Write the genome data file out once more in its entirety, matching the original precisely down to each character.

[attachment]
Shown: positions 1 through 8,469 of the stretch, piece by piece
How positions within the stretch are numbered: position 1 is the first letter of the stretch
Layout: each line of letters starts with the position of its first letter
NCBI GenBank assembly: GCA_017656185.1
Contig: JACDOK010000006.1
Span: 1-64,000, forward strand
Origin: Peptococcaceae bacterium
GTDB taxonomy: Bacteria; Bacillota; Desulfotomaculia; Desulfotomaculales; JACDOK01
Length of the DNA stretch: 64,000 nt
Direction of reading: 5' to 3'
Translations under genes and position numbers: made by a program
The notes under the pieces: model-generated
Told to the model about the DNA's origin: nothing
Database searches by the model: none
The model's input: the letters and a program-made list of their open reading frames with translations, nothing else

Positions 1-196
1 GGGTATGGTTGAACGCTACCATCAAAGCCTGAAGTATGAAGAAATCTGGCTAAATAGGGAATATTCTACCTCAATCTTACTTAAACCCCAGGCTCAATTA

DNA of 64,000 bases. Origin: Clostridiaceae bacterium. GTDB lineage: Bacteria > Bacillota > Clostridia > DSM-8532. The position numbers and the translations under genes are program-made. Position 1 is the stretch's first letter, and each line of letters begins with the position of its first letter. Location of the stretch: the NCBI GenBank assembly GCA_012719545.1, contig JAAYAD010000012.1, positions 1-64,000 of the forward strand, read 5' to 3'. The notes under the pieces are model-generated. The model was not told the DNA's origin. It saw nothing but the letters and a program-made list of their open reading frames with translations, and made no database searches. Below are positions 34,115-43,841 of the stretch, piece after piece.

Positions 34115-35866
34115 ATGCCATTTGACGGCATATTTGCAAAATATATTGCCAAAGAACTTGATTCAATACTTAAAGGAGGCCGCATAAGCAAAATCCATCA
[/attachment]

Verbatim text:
Shown: positions 1 through 8,469 of the stretch, piece by piece
How positions within the stretch are numbered: position 1 is the first letter of the stretch
Layout: each line of letters starts with the position of its first letter
NCBI GenBank assembly: GCA_017656185.1
Contig: JACDOK010000006.1
Span: 1-64,000, forward strand
Origin: Peptococcaceae bacterium
GTDB taxonomy: Bacteria; Bacillota; Desulfotomaculia; Desulfotomaculales; JACDOK01
Length of the DNA stretch: 64,000 nt
Direction of reading: 5' to 3'
Translations under genes and position numbers: made by a program
The notes under the pieces: model-generated
Told to the model about the DNA's origin: nothing
Database searches by the model: none
The model's input: the letters and a program-made list of their open reading frames with translations, nothing else

Positions 1-196
1 GGGTATGGTTGAACGCTACCATCAAAGCCTGAAGTATGAAGAAATCTGGCTAAATAGGGAATATTCTACCTCAATCTTACTTAAACCCCAGGCTCAATTA

DNA of 64,000 bases. Origin: Clostridiaceae bacterium. GTDB lineage: Bacteria > Bacillota > Clostridia > DSM-8532. The position numbers and the translations under genes are program-made. Position 1 is the stretch's first letter, and each line of letters begins with the position of its first letter. Location of the stretch: the NCBI GenBank assembly GCA_012719545.1, contig JAAYAD010000012.1, positions 1-64,000 of the forward strand, read 5' to 3'. The notes under the pieces are model-generated. The model was not told the DNA's origin. It saw nothing but the letters and a program-made list of their open reading frames with translations, and made no database searches. Below are positions 34,115-43,841 of the stretch, piece after piece.

Positions 34115-35866
34115 ATGCCATTTGACGGCATATTTGCAAAATATATTGCCAAAGAACTTGATTCAATACTTAAAGGAGGCCGCATAAGCAAAATCCATCA